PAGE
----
The UCU (University and College Union) recently commissioned a report, Universities at risk. The impact of cuts in higher education spending on local economies, which concluded that across England, 49 universities were at risk of closure and that, of all the pre-92 universities, the OU is most at risk. It features in the list of 22 HEIs at ‘high medium’ level of potential impact from the proposals made in the Browne Review (2010), Securing a sustainable future for higher education. This means that the OU has at least eight of the maximum of 12 ‘risk’ points. A recent survey of university leaders revealed that nine out of ten expect an institution to close due to financial pressures. The OU has faced the possibility of closure before. In the past it rallied students and staff to defend it. (more…)
Today Open University scientist are regularly seen in all forms of news media and are currently most often seen providing high level comment on Iceland’s volcano cloud. Thirty years ago, a more controversial issue hit the headlines that also affected its close relationship with the BBC.
In 1980 the BBC cancelled a lecture on nuclear arms by the Dean of Science Michael Pentz. The BBC told the University that is was ‘inappropriate and unsuitable’. The lecture had already been filmed and the cancellation prompted an outcry including an emergency motion in the Senate. The BBC was at the same time facing criticisism for its decision not to screen The War Game, a film about nuclear war made for the twentieth anniversary of the Hiroshima bombing in 1965 but not shown until 1985.
Pentz was a well known peace campaigner, a member of CND Council and Chair of the Milton Keynes Peace Campaign but he explained: ‘It is not appropriate in an educational lecture to indulge in polemics, but it is appropriate for the relevant facts to be drawn to public attention. I’m not a complete nit-wit and I realised that I had to be very careful.’
The lecture entitled Towards the final abyss? A scientist’s view of the nuclear arms race was the third in an Open Lecture series. It was finally broadcast in February 1981 on condition that it was followed by a studio discussion (see Sesame, 70, January/February 1981).
Mike Pentz, the Open University’s first Dean of Science, died 15 years ago this week. An obituary can be read here.
With today’s technology, harnessing observations from a mass of volunteers to contribute to a body of knowledge has become more common.
The Open University has received plaudits for its recently ugraded ispot site which encourages users to post images to help name the flower, plant, insect or animal seen and share observations with others. When put together a broader picture of the wildlife of the country will be created. Changes over time will become apparent as data accumulates. This is linked to a new introductory course, Neighbourhood Nature, which includes iSpot as a field based activity.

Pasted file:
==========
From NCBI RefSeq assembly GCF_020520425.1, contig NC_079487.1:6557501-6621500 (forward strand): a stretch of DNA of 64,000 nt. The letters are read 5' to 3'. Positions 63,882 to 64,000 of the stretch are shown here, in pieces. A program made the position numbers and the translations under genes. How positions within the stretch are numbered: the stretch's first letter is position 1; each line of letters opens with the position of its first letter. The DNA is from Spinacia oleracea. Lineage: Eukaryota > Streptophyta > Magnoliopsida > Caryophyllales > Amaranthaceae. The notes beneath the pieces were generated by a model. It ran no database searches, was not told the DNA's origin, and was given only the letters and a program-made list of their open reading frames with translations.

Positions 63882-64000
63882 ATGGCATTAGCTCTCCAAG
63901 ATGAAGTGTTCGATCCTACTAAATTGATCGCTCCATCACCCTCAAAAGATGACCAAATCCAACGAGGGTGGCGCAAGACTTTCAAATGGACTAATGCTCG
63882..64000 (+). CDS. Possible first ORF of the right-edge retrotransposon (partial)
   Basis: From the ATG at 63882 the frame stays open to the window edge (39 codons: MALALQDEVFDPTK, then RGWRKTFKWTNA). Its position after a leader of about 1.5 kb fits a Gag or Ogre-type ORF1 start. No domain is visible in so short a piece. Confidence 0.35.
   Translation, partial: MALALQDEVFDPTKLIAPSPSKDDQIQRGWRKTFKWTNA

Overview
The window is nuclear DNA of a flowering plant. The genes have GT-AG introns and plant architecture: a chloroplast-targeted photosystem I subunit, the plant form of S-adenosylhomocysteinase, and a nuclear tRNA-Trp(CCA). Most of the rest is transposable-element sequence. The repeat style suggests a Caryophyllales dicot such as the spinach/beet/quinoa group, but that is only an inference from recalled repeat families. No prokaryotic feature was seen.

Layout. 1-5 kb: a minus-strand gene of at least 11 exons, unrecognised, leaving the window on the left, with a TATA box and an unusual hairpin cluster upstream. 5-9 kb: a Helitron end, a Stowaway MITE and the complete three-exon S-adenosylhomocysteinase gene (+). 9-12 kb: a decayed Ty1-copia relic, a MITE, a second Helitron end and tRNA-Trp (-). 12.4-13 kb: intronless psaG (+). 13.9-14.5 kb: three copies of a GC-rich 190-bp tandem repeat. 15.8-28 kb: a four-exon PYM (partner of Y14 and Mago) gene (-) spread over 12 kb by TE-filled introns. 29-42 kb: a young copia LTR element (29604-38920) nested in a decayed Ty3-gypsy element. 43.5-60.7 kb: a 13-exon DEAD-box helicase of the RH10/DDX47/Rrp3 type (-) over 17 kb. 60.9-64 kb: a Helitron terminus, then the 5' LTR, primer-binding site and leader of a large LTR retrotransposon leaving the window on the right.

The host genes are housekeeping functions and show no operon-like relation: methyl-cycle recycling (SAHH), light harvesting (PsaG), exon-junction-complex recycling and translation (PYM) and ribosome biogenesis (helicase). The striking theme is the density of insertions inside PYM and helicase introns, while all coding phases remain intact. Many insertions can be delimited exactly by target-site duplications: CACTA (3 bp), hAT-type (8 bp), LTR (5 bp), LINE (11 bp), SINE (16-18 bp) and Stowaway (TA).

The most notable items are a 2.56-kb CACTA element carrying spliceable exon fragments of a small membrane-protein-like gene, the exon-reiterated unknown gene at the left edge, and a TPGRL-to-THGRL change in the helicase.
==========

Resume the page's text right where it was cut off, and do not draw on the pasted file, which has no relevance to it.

Another OU based project is Creative Climate, which will present and archive a body of stories of people’s experiences and experiments with environmental change over a ten year period (from 2009).
But these projects have echoes from the University’s past. Forty years ago today an OU press release announced ‘Home-degree “army” to attack air pollution’. The University was in the process of recruiting its first students for a 1971 start and proclaimed that the 8,000 students taking its first year science course would be carrying out a ‘never-done-before “blanket” analysis – from air samples taken on their doorsteps.’ It claimed ‘the mass tests are expected to provide government and local authorities with vital data needed to overcome pollution hazards as they may exist district by district… A survey of this magnitude has not been possible before because of the heavy cost and organisational problems involved in setting up such a field task force.’
The press release announced that students would be supplied with ‘home experiment kits’ to carry out the pollution probe: ‘the country-wide data will be processed by automatic document reading and computer facilities at the University and passed on to official agencies dealing with air pollution who have welcomed the plan.’